There is a marked difference in this tribe's method of dancing. Whereas all the others leap from alternate feet, the ‘tauas’ of Taupo spring from both at once. The result is a higher spring, heavier fall, and a pause between the two in mid-air, as though the ‘taua’ were on the wing—wherein lies the marked speciality of this tribe's ‘peruperu’. As the men rise, their feet, rising together, come into line with the bent closed knees, and give a grand uniform effect in the momentary pause in mid-air, every foot and lower limb in exact line.


Big, heavy men of magnificent physique, broad-shouldered, and strong-loined, they presented a striking contrast to their cousins, the Ngati-Porou, who were slim, active and wiry; and the appearance of their ‘taua’ was not so uniform. With similar words of command they rose to their feet with ‘taiaha’ lifted high to the right. They were a grand ‘peruperu’. With slower step than that of the Ngati-Porou, they leaped as high, shook the ground with heavier tread, and shouted with louder chorus.

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Relaxation of Control of Maori Lands

The object of Maori Land Development as laid down by Sir A. T. Ngata, the founder of the Maori Land Development Schemes, was to farm and develop land until debts were repaid, and at this stage the question of tenure or return of the land to the owners was to be considered. 2. The fear uppermost in the minds of most Maoris when Sir Apirana Ngata and supervisors first expounded the advantager which would accrue to the Maori land owners if they took advantage of the Government's offer to provide finance to assist them in their farming operations, was that it was a Government scheme to obtain possession of their lands. It was frequently expressed by opponents of the scheme that once there was a debt on the land it would never return to Maori control.

It has always been the policy of the Department, where lands are unsuitable for subdivision or where the owners desire that the lands be farmed by them under an incorporation, to hand over control as soon as the financial position permits, and reasonable safeguards are made to ensure successful continuation of farming operations. This policy also applies to individual farmers.

Safeguards which the Board of Maori Affairs requires before stations are released are that satisfactory arrangements are made for repayment of debt (if any), that a competent manager is employed, that station business be carried on through a reputable firm of stock and station agents, and that the books be kept by a registered accountant.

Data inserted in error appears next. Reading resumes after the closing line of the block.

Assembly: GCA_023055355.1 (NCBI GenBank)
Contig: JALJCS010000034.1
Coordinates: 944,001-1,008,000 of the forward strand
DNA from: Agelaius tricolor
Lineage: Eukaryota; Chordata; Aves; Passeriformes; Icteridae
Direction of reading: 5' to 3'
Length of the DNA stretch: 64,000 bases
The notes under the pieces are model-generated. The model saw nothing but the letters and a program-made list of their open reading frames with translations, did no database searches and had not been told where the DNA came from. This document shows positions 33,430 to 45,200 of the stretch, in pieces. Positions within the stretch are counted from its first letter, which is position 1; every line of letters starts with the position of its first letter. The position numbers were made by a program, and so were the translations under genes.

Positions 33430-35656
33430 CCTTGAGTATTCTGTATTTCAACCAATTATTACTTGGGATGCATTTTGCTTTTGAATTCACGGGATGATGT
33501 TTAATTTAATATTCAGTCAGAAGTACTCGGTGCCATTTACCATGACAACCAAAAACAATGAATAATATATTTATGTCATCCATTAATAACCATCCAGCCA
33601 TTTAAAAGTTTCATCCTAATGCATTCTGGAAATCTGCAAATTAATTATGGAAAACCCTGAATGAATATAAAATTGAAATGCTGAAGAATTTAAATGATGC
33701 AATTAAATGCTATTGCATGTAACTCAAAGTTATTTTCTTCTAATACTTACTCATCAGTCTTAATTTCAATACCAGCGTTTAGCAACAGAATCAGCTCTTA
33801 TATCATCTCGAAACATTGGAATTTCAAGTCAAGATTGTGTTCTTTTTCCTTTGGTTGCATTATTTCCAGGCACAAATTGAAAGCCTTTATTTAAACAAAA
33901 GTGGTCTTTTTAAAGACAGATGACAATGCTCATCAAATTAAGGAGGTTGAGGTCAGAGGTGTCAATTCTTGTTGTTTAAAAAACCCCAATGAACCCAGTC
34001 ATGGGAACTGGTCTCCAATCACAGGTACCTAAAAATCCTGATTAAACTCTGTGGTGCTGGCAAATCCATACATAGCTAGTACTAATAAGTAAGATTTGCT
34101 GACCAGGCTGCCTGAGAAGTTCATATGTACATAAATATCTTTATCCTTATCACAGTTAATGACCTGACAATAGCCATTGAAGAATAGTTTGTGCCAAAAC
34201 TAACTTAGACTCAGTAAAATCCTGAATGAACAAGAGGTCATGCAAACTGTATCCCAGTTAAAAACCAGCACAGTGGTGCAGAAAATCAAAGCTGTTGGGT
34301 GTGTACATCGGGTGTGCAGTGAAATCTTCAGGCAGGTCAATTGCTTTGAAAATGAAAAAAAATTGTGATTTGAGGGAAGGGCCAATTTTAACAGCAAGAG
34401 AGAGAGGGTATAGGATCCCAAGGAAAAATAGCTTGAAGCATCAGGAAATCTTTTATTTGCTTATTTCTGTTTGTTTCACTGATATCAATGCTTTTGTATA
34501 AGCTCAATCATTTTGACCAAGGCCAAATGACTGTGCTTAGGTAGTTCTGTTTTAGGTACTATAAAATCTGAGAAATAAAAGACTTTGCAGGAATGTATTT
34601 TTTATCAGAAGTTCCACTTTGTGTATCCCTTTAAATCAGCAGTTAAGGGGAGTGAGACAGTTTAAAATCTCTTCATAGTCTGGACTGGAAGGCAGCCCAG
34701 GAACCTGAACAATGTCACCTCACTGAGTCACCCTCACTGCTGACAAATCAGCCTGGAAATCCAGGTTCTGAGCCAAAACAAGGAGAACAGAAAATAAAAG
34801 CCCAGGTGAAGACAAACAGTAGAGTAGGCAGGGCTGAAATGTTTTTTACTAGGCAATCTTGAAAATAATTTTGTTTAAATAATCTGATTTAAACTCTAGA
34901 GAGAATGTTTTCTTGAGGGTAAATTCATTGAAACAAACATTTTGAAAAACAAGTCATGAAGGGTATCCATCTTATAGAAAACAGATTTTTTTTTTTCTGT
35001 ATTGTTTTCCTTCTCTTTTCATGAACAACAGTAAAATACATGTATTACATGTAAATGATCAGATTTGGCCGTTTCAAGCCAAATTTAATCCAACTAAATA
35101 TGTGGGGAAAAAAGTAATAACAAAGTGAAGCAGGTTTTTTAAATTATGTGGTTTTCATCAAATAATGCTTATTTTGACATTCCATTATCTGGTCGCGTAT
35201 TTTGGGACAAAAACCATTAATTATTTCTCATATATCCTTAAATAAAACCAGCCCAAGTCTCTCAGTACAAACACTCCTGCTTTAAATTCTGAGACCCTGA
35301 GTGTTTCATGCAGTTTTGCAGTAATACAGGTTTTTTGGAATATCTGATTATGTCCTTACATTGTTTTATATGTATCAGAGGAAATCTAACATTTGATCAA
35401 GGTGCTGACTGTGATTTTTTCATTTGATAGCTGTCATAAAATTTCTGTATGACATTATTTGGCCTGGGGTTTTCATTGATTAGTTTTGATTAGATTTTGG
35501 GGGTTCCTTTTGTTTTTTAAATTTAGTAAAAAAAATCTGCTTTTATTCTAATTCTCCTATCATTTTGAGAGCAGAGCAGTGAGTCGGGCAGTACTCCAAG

From the inception of development to September 30, 1953, including stations farmed by the Maori Trustee and Maori Land Boards, 23 stations, comprising 78,487 acres, have been returned to the control of the Maori owners. The bulk of these properties were taken over in a derelict condition on expiry of leases and through financial difficulties following the depression. Most of the properties returned were fully stocked and had substantial credits after providing for taxation.

In addition to those stations returned to the owners, a further eleven, comprising 70,964 acres, are substantially in credit and the owners have been advised the areas can be released as soon as they complete arrangements for incorporation. In some cases the owners have requested the Department to continue to farm the lands pending completion of a consolidation scheme, or to enable the committee to obtain a better working knowledge of how to prepare station estimates and to control property generally by working in conjunction with our field staff. It has been agreed that the Department will continue to farm these lands up to a period of two years, by which time the committees should, if competent, be able to successfully farm the properties, as they will be handed back with substantial credits sufficient to create a maintenance and dividend reserve. It is the Department's sincere wish that the Maori owners should make a complete success of their future farming ventures.

The committees of management are appointed by the owners, and are selected on account of their farming experience, leadership and business ability, and should, with this background, be capable of carrying out successfully future farming operations.

There are many incorporations in the Gisborne district who have, for many years, successfully farmed these lands and have paid substantial but prudent dividends to the owners.

With markets buoyant substantial profits should continue to be made, but with the passing of the years depreciation will be heavier than in the past.

In the long run the success of the farming of released properties will depend on the extent to which ample reserves are created for maintenance, and top-dressing is carried out to preserve the fertility of the land.

Hatu ngarongaro he tangata poitu he whenua’.

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DON'T DO THIS—We owe this picture to the Maori Farmers' Club at Ruatoki. It was Te Ao Hou's photographer who put the child on the tractor seat; the progressive farmers of this club would not have dreamt of doing so.
Photo: J. Ashton

He korero whakatupato na Te Honore K. J. Holyoake Minita mo nga mahi Ahu Whenua nga aitua maha kei te pa ki nga tamariki e tukua ana ki a eke i runga tarakita (tractor). I puta i roto i te Journal of Agriculture i te Maehe i mahue ake nei.

Tino ohorere taku ngakau i taku kitenga i roto i te nupepa i waenganui i te Kirihimete me te Nu Ia, i mahue ake nei i nga aitua ohorere i pa kino ki nga tamariki e rua i taka ki muri o nga tarakita a tamia ana e nga mihini e toia ana e nga tarakita, a i mate hemo rawa aua tamariki. Na enei aitua e rua ka tae te kaute o nga tamariki i mate i tenei ahua i te tau 1952 ki te 8. Ko nga pakeke i mate i te tarakita 18.

No reira e tika ana me ata whiriwhiri nga ahuatanga i pa mai ai enei aitua.

Tera te tamaiti 13 nga tau e eke ana i muri o te tarakita e to ana i te moua (mower) ka mau te owakoti (overcoat) i te wiira whakahuri i te moua ka whiua te tamaiti nei ki mua tonu o te moua ka tukia mate rawa.